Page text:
The same argument applies if the 7.85″ tablet had a retina display with the same resolution as the new iPad’s 2048×1536. It would have 326 PPI, but the UI elements of retina iPad applications are designed for 264 PPI. Sandpaper required.

But consider if the new tablet had a 7″ screen. What’s so special about 7″? A couple of very interesting things.

A 7″ diagonal screen (7.08″ to be exact) just happens to be the exact size of two by two iPod touch retina displays. That’s a 4″ x 6″ display surface. An iPod touch screen has 326 PPI. The 7″ screen would also have 326 PPI just like iPhones and iPods. This would yield a resolution of 1920 x 1280. This resolution would be able to run current retina iPhone applications pixel perfect using the traditional 4:1 pixel scaling, like retina displays do with non-retina apps.

What’s so special about that? By running iPhone applications on a larger screen, as opposed to running iPad applications on a smaller screen, you don’t need the sandpaper anymore. Heck, if you have fat fingers, you’ll rejoice. Larger touch targets are just easier to hit, but still look amazing, especially text, which will be drawn using the full 1920 x 1280 resolution. Anyone that finds the iPod touch or iPhone screen slightly cramped would love it, and could continue to enjoy amazing apps like iMovie, iPhoto, and other apps designed for iPhone.

So a 7″ tablet wouldn’t be an “iPad mini”, it would actually be more like an “iPod maxi”. But that’s getting ahead of ourselves. A 7″ or 7.85″ tablet still has to have a clear purpose. To be able to do something far better than the smaller devices (iPod touch and iPhone) and far better than larger devices (the iPads).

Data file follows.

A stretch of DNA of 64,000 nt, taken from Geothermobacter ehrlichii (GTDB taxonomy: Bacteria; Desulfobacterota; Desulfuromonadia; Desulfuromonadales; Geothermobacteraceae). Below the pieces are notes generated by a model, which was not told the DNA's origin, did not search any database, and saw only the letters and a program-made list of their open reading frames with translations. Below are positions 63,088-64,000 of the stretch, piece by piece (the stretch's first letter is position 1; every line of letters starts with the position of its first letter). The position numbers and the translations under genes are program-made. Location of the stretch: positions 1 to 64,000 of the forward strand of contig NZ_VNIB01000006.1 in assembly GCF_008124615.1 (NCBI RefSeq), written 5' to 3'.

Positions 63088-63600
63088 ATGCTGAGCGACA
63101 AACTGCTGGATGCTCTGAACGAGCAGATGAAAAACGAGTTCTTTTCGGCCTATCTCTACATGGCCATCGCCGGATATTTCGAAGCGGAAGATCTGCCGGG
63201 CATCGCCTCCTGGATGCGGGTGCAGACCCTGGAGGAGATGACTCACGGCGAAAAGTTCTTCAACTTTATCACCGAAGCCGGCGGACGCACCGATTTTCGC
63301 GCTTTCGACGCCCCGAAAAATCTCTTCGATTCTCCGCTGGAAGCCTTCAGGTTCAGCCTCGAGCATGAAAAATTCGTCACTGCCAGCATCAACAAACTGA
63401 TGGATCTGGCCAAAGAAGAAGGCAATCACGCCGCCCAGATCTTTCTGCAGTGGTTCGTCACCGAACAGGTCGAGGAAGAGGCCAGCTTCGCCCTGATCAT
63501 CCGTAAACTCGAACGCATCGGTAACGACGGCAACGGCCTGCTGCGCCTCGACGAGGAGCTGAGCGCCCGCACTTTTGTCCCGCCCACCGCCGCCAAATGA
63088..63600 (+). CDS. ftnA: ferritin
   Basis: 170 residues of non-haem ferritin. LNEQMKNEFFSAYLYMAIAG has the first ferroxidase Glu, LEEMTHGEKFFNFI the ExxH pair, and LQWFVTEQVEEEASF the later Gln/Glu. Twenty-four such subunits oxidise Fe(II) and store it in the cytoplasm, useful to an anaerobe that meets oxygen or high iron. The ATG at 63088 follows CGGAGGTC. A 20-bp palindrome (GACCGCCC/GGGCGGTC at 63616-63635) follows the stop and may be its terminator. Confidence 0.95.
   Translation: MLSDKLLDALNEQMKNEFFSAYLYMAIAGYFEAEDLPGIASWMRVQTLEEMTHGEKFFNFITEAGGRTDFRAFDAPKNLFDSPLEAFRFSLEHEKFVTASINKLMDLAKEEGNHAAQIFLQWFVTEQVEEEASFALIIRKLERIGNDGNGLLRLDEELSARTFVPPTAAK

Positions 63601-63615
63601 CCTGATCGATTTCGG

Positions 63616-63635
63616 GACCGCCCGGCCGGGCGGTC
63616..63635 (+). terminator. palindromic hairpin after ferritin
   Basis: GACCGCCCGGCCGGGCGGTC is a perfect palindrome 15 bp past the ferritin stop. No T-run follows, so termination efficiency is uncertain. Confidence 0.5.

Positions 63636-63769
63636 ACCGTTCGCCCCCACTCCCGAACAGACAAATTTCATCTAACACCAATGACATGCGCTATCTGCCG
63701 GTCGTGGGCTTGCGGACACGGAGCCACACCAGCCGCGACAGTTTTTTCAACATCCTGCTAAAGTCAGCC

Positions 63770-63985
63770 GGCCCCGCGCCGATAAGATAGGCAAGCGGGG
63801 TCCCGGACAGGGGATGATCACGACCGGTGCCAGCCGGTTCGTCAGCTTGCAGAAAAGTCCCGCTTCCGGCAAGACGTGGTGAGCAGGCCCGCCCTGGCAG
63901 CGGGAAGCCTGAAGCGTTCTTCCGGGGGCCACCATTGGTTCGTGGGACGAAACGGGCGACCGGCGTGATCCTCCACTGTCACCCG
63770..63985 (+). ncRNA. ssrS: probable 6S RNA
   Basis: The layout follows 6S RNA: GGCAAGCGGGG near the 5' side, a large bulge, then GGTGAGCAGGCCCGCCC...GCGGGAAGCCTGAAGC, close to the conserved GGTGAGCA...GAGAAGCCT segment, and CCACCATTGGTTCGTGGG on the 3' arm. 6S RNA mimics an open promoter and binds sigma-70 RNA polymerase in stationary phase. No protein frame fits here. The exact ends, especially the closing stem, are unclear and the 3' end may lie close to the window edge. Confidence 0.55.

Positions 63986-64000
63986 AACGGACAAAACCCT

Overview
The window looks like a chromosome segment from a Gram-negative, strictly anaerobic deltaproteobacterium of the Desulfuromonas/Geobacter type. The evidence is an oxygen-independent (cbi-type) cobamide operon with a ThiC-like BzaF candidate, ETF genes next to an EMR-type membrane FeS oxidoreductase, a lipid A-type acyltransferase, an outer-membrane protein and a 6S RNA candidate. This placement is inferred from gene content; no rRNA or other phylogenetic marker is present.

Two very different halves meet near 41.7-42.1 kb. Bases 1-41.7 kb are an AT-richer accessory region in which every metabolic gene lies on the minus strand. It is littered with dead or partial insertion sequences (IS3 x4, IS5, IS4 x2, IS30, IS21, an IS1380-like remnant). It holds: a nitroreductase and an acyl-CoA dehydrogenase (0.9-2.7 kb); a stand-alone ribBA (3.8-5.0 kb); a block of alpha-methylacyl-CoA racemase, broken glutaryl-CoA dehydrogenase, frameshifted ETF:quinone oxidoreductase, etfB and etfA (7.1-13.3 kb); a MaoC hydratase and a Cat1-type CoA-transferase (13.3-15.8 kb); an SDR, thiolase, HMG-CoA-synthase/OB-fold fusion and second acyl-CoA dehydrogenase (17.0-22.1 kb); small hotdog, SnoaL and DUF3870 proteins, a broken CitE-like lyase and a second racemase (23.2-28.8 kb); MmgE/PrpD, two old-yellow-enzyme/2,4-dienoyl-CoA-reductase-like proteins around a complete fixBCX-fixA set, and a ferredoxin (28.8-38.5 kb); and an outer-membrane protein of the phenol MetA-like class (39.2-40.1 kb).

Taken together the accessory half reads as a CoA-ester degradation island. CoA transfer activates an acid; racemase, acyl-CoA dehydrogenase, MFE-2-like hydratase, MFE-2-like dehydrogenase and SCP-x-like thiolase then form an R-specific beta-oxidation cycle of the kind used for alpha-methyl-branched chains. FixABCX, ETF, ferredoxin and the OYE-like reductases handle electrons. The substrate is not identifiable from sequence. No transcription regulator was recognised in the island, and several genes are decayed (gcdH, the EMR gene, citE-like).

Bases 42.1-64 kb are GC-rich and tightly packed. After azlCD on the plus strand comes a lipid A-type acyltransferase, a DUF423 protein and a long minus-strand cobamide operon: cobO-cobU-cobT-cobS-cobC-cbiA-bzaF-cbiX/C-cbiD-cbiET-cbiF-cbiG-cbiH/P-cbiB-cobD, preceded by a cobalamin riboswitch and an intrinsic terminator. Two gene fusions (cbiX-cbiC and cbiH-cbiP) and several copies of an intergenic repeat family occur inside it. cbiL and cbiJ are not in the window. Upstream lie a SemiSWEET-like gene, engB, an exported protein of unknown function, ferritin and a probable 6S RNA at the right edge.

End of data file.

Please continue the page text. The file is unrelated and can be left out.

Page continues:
The answer is: reading, and long “consumption” sessions. Reading is something that is not comfortably done on an iPad, compared to a dedicated e-reader like a Kindle. That’s because it is relatively very heavy (over 600 grams), and too large. The new iPad is even heavier. You can’t hold these up comfortably. They are also rather expensive, starting at $400, compared to a dedicated e-reader. That’s why my friends with iPads that like reading also bought and use a Kindle. Reading is also cumbersome on an iPod and iPhone, because they are just too cramped and tiny. For comfortable reading, you need a device that’s not more than 400 grams (determined by reading reviews of various e-readers), with a long lasting battery, a screen more tailored to reading than other iOS devices, and it has to be more affordable than an iPad.

The Apple “e-reader” I’m about to describe wouldn’t just be a great, inexpensive and sufficiently light reading device with a color retina display, it would also be a full iOS device capable of beautifully running iPhone apps.

An iPod touch costs $200. It is 0.28″ thick (7.2mm). It weighs 105 grams. If you think of a 7″ iOS “reader” device that is essentially 4 iPod touches put together in 2 x 2 formation, this device would end up being about 0.29″ thick (7.5mm), weigh 350g, and beautifully run retina iPhone apps unmodified using a perfect 4:1 pixel ratio. It would be slightly thicker for structural strength and extra battery space. It wouldn’t cost $800 because you don’t need 4 times the electronics.  It would have more battery life than an iPod touch thanks to far more battery space. It would also weigh less than 4 iPod touches because not everything is multiplied by 4. Cost? I’d say $250 because the larger 1920×1280 display would cost slightly more, even if it would be iPod touch quality (inferior to iPhone or iPad display quality) and Apple factories are already perfectly tooled to make 326 PPI iPod-quality displays.

Apple would also optimize the display for “reading”, meaning, applying anti-reflection, more precise dimming and other technologies to it that it normally wouldn’t need or desire for iPods, iPhones or iPads. Yet iPhone apps would still run nicely on it, making it far more multi-purpose than a mere Kindle with e-ink, even if still not as awesome for reading in bright daylight.

E-readers are a nice market segment exploited by Amazon, wide open for Apple to expand into and dominate with iOS.